This is definitely the time to consider green renewable energy avenues and Plumbing Johannesburg specialize in solar geyser installations – the first step in achieving this.
As a company, Plumbing Johannesburg has a specialized solar-installation team in place to facilitate these installations.
We specialize in the following types of solar geyser installations:
- High-Pressure Thermosiphon Systems
- High-Pressure Split Pumped Systems
- Retrofit Systems
Why install a solar geyser?
Installing a solar geyser can save you up to 40% on your monthly electricity bill. These savings really start to add up over the long term. With load shedding and extended blackouts you are no longer reliant on Eskom to heat your water. Solar geysers do however have a heating element that can be connected to a timer to heat the water if necessary during long periods of bad weather. This will ensure you have hot water at all times.
How a solar geyser works
Solar water heating is the conversion of sunlight into renewable energy for water heating using a solar thermal collector. Solar water heating systems comprise various technologies that are used worldwide increasingly. In a “close-coupled” system the storage tank is horizontally mounted immediately above the solar collectors on the roof. No pumping is required as the hot water naturally rises into the tank through thermosiphon flow. In a “pump-circulated” system the storage tank is ground- or floor-mounted and is below the level of the collectors; a circulating pump moves water or heat transfer fluid between the tank and the collectors.
Direct Solar Geyser
Direct or open loop systems circulate potable water through the collectors. They are relatively cheap but can have the following drawbacks:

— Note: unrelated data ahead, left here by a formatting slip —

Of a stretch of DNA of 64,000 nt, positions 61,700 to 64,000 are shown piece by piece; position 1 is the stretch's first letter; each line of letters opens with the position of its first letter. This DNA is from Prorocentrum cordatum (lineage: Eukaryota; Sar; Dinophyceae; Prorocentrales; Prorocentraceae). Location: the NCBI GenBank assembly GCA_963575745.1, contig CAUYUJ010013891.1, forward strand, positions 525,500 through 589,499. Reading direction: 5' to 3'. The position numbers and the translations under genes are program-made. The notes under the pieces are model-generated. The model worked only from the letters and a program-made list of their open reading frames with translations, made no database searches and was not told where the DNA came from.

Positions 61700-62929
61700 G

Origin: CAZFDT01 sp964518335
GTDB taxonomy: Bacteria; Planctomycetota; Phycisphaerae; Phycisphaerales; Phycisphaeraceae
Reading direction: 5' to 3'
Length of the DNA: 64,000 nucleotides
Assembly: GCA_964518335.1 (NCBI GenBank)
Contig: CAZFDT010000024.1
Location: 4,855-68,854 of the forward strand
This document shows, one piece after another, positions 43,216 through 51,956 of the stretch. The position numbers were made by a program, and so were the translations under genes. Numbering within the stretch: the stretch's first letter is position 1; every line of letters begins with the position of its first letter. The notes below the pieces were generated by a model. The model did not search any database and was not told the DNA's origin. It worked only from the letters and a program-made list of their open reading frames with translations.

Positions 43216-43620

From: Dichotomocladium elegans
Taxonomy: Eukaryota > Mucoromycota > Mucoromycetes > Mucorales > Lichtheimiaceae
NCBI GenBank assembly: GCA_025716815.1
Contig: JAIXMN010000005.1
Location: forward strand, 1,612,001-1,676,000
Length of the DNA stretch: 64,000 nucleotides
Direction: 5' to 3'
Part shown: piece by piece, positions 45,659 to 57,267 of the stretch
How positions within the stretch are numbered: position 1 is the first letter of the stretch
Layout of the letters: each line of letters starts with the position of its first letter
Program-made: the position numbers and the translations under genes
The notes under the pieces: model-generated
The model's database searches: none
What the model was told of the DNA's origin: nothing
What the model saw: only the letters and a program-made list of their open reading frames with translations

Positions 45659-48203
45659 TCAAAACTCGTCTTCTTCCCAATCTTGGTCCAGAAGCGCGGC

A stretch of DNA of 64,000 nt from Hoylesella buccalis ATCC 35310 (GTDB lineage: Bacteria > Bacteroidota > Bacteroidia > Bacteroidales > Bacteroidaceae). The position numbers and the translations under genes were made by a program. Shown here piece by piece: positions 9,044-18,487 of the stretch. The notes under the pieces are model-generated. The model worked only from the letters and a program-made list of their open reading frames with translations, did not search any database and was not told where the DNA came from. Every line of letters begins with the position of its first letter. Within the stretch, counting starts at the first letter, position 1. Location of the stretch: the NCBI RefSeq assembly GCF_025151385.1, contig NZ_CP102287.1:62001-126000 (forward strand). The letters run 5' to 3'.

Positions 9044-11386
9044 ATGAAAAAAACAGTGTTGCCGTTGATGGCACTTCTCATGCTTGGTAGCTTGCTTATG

- They offer little or no overheat protection unless they have a heat export pump.
- They offer little or no freeze protection, unless the collectors are freeze-tolerant.
- Collectors accumulate scale in hard water areas, unless an ion-exchange softener is used.
Until the advent of freeze-tolerant solar collectors, they were not considered suitable for cold climates since, in the event of the collector being damaged by a freeze, pressurized water lines will force water to gush from the freeze-damaged collector until the problem is noticed and rectified.
Indirect Solar Geyser
Indirect or closed loop systems use a heat exchanger that separates the potable water from the fluid, known as the “heat-transfer fluid” (HTF), that circulates through the collector. The two most common HTFs are water and an antifreeze/water mix that typically uses non-toxic propylene glycol. After being heated in the panels, the HTF travels to the heat exchanger, where its heat is transferred to the potable water. Though slightly more expensive, indirect systems offer freeze protection and typically offer overheat protection as well.